The Pursuit of Happyness

In Chris Gardner’s novel, The Pursuit of Happyness, Gardner reflects on his brief period of homelessness on the streets of San Francisco followed by his success in becoming a multi-millionaire investor. This memoir paints a vivid image of the realities of homelessness, as well as the difficulties of escaping poverty. Not only does this book highlight an important social justice issue that was studied in class, but it was also included in the Class Reading List because of its unique perspective. As a single black father, Chris Gardner allows us to see an already difficult situation emphasized by his status. Though Chris’s intelligence is by no means defined by his state of poverty, his ratty appearance and being black denies him several opportunities, such as when he is searching for a job after quitting his previous one.

Ultimately, this book is an example of great literature, as it allows us to see the homeless community in an entirely different way. Though we are constantly under the guise that the homeless are there because they are lazy and unwilling to make a change in their lives, this memoir disputes this stereotype. Though Chris is employed for the majority of his homelessness, he must use his minimum wage to decide on different essentials, such as whether to spend it on buying food or a hotel room. Because of his small earnings, he is incapable of even thinking about renting or buying a house until after a considerable amount of time. His success is also in many ways due to luck, as the firm he eventually gets hired into, Dean Witter Reynolds, takes pity on him and offers him a job despite his appearance from having just gotten out of jail.

Though his ascent out of poverty was primarily due to his determination and resilience, it is also partially due to the people he encounters, which provides us with the lesser-known prejudice that the homeless face: how even the most determined can fail to work their way out of poverty and reroute their lives without luck and the help of others. Though the book tells the rags-to-riches story of a black single father, his story of determination and resilience is widely inspirational, which is another characteristic of great literature. Gardner’s actions also become more comprehensible over time; though his sudden quit from his job to dedicate himself to being a stockbroker can be seen as irrational, it can eventually be understood that his passion and foresight overrode his desire to have a stable job.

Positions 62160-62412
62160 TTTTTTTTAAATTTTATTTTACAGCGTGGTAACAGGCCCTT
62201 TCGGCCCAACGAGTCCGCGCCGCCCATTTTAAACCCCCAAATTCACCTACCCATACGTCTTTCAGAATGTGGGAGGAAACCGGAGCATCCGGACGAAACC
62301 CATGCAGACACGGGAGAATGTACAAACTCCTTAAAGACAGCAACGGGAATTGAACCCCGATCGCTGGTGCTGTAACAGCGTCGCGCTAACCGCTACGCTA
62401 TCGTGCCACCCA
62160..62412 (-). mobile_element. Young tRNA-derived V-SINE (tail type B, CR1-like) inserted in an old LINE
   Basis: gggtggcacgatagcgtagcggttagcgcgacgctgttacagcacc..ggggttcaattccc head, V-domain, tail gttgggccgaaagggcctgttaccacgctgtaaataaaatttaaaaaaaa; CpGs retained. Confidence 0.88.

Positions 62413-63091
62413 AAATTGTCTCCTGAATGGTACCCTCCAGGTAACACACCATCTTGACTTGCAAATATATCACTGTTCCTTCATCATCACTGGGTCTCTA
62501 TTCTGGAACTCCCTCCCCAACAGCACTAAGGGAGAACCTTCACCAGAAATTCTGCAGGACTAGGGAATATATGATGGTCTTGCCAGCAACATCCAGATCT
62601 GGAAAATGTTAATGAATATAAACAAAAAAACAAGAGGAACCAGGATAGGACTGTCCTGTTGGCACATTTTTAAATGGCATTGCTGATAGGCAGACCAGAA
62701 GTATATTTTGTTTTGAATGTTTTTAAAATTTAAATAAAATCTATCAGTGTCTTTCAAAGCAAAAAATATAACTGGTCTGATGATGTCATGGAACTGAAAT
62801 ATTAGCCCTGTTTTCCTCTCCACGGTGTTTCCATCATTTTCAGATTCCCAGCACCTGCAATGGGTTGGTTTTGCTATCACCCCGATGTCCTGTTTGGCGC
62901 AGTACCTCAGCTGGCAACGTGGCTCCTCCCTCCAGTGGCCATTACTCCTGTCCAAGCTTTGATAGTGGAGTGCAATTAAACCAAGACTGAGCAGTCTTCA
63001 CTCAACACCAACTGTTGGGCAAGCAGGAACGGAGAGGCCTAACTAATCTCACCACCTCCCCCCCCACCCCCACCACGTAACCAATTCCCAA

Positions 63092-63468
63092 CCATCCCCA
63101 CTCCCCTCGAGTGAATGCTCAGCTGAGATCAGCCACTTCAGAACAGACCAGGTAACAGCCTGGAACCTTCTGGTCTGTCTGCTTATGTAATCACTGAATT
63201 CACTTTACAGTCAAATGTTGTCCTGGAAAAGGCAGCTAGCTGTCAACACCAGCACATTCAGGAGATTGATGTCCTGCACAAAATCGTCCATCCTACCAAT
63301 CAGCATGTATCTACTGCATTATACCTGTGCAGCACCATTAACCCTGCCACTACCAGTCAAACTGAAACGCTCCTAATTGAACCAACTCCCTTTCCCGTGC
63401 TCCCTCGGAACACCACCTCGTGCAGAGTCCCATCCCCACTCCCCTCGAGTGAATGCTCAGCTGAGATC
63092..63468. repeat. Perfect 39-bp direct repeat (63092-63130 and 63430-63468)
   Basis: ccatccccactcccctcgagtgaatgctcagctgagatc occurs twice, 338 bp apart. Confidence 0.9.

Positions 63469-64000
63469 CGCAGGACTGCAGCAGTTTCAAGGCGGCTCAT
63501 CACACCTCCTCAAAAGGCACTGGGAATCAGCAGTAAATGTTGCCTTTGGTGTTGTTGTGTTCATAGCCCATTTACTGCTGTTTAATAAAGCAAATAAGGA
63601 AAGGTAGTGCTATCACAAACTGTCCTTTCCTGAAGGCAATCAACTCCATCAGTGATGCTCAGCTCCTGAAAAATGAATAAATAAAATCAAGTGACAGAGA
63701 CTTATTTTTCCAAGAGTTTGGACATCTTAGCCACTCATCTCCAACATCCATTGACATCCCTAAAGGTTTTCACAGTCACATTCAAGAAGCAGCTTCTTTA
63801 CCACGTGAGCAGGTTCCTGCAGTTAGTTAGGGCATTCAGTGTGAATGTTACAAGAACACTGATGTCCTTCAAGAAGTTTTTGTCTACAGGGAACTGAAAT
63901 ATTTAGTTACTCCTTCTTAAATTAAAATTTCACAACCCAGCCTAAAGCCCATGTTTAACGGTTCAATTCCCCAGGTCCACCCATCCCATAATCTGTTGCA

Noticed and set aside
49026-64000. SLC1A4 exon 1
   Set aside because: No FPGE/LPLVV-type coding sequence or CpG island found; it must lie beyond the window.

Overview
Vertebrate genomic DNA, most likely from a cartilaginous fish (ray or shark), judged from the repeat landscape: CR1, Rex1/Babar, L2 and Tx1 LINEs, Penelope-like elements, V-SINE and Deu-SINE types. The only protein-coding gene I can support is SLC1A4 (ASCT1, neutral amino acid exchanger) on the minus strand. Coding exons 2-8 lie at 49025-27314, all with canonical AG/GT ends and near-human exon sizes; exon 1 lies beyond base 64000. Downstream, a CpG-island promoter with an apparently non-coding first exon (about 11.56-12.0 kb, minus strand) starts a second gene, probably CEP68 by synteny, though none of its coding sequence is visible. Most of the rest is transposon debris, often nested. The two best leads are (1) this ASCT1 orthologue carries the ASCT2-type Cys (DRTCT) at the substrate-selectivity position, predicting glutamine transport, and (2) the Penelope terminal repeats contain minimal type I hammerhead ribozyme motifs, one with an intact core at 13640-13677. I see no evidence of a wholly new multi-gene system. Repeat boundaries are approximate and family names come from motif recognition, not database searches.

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An example of a book that does not necessarily qualify as “great literature” is Ender’s Game, a science-fiction novel centered around a child prodigy who is destined to fight and defeat an alien species. This book follows the basic guidelines of a hero’s journey, which is why it is included in the Class Reading List. Though the book loosely supports the idea of becoming stronger with discipline and determination, it ultimately delivers the moral in a questionable way and ultimately has a very faulty plot. Ender, initially a weak boy, is selected to “train” in a space facility that focuses on the upcoming war against an alien species.

This is due to an incident in primary school, where he brutally retaliates against a classmate. Because of this event, the book already begins on the wrong foot by delivering the message that being violent is the easiest way to succeed. This is further supported as Ender goes through “Battle School” and become increasingly cruel and violent. This is a direct result of him usurping his former bullies in violence, which is the sole characteristic encouraged by his superiors. He quickly ascends the ranks in school, which is not due to hard work, but rather a talent that he seemingly discovers at every turn.